Let’s consider the why question for a moment. After all, sometimes it’s not a bad idea to go back to basics. What actually is the point of technical documentation? What is its core function, how does the customer use it, and what added value does it also create for the company?
The foundation laid
First of all, let’s take a look at the core requirement to be met by technical documentation. Instructions should enable users to use a product fully, efficiently, and safely. At first glance, “safety” is key. Sometimes technical writers try to warn against every conceivable danger, but those who “play it safe” then create instruction manuals that are littered with warnings. Such manuals discourage rather than facilitate the use of the product. “Overwarning” does not have to be the case however, as instructions may require specific knowledge and be aimed at certain target groups.
In practice, the goal of using products “fully” and “efficiently” is actually much harder to achieve. Many products today are so complex that even the developers do not have a complete overview of all the functionalities and usage scenarios. And even if they are familiar with all the functionalities, it may make sense to not document them all or at least split them up into different manuals for different target groups. Otherwise you end up with manuals containing thousands of pages for complex products, which makes it near impossible for users to find the particular functionality they need at that time. And that brings us back to efficiency. Efficient use does not just mean that the product can be used efficiently; it also means that the manual allows for efficient use of the product. For this reason, the following applies to instruction manuals: as little as possible, but enough to help.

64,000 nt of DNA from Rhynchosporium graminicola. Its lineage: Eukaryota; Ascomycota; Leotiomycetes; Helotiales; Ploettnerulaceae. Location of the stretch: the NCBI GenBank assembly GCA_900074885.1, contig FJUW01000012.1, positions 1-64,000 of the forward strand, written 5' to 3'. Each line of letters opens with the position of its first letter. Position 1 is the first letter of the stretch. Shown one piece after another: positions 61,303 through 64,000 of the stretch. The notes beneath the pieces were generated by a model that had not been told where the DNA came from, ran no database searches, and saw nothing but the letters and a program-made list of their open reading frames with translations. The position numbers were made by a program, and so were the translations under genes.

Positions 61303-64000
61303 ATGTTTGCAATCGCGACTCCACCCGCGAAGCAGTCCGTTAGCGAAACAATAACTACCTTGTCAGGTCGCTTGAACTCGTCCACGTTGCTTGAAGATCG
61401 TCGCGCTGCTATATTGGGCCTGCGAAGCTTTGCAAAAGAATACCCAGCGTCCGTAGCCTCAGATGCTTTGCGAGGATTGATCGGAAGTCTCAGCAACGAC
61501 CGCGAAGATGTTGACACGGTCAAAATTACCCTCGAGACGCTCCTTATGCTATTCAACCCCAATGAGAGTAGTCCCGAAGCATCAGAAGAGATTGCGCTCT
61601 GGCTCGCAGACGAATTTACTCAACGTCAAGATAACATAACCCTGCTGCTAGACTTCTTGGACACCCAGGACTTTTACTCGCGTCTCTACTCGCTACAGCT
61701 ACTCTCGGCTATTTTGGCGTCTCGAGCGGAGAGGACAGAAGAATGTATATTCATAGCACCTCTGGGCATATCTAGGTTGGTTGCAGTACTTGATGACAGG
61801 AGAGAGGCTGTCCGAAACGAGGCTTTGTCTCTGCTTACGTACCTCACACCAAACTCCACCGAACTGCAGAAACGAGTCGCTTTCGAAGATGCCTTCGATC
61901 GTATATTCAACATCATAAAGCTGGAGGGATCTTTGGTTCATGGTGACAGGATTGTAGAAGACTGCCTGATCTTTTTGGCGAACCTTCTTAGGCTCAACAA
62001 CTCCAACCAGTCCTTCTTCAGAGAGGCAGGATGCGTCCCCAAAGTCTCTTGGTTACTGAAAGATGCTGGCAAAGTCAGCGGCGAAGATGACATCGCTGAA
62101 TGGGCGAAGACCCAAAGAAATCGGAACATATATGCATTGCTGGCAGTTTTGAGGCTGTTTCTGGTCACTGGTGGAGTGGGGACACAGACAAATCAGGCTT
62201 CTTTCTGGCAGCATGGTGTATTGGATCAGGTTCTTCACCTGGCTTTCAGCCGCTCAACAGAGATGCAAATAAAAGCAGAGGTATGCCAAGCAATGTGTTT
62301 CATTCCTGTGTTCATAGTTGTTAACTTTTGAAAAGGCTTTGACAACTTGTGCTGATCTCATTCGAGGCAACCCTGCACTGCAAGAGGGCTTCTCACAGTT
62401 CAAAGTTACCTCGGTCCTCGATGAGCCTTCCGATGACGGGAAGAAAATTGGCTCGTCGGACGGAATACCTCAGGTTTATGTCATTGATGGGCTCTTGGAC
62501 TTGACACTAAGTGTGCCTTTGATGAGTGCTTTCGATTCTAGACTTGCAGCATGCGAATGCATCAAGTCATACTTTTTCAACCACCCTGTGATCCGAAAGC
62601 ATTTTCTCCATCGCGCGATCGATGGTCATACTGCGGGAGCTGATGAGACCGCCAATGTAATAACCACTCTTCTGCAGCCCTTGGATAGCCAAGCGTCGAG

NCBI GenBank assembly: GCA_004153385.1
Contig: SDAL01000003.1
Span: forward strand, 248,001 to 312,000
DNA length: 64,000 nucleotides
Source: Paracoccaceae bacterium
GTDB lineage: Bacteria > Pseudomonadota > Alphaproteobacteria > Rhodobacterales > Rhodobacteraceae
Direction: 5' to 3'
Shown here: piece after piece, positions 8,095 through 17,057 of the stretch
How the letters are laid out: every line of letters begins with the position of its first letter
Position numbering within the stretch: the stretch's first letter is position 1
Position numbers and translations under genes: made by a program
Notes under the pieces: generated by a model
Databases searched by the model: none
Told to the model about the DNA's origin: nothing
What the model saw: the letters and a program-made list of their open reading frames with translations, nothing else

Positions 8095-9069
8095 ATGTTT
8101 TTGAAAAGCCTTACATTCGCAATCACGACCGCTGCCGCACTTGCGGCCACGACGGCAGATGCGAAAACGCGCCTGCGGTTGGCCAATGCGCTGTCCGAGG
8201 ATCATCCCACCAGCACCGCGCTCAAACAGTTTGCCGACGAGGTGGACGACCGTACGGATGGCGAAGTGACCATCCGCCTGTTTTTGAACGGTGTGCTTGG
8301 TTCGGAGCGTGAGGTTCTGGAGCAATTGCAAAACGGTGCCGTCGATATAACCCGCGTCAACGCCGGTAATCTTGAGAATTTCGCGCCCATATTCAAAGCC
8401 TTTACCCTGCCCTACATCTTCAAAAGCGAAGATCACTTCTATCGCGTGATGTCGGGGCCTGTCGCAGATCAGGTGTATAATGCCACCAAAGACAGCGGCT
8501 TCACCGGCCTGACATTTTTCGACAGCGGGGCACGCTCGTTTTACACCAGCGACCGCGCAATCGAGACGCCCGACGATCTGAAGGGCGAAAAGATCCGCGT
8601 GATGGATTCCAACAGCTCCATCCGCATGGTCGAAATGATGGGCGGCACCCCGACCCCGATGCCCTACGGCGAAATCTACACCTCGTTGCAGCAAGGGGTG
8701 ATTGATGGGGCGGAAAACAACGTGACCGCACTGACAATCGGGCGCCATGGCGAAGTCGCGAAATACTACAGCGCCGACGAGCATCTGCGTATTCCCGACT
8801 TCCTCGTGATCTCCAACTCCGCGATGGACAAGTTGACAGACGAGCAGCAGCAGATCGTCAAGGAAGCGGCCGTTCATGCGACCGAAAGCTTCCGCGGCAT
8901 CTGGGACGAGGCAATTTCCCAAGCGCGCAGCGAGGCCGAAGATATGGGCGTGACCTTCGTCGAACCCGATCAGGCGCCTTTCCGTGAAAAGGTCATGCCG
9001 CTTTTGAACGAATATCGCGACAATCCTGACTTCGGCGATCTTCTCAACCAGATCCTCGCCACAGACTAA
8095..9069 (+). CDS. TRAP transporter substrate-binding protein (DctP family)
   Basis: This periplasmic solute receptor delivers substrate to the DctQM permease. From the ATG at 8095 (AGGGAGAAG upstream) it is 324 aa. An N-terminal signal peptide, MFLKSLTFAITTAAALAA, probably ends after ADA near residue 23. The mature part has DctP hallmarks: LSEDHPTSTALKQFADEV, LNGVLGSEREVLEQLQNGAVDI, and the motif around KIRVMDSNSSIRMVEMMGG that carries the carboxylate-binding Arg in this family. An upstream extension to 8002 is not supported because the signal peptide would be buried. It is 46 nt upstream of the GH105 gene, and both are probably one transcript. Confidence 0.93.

The customer in focus
From the customer’s perspective, in an ideal scenario, technical documentation is an important communication tool after their purchase. In this phase in particular it is important that companies do not leave their customers on their own, but rather gain long-term loyalty through service, support, and after-sales communication.
It is often assumed that technical communication is not read anyway. However, this claim does not stand up to objective scrutiny. A study by DIN, for example, has shown that the majority of users use the manuals at some point during the product life cycle, e.g., when a fault occurs. The reasoning behind the assumption that manuals are not used is therefore likely the result of misunderstanding the usage situation. The manual is indeed not “read” if this is understood as the document being read from beginning to end. But that is not at all what you should expect from an instruction manual.
The company in focus
Many companies see technical documentation first and foremost as a form of risk protection. In one sense this is true, as manuals should indeed facilitate safe use. Should damage occur, a company can refer to the instruction manual and avert compensation claims resulting from incorrect operation.
However, the corporate strategy clearly falls short if the role of technical documentation is limited to a form of liability protection. The content created in technical documentation may be useful for many other functional units within the company, e.g., as a quick reference guide on the machine panel, a product description in the online shop, or as a knowledge database for support. A far-sighted corporate strategy is to consider this and to take into account technical documentation in internal and external communication processes.
“Technical writing – Why?” The answers to this question are almost imposing. Technical documentation is not a luxury or a necessary evil. Done correctly, it prevents risks, helps the customer, and its benefits unfold in a wide variety of business contexts. The question of why is not a question that technical documentation needs to shy away from.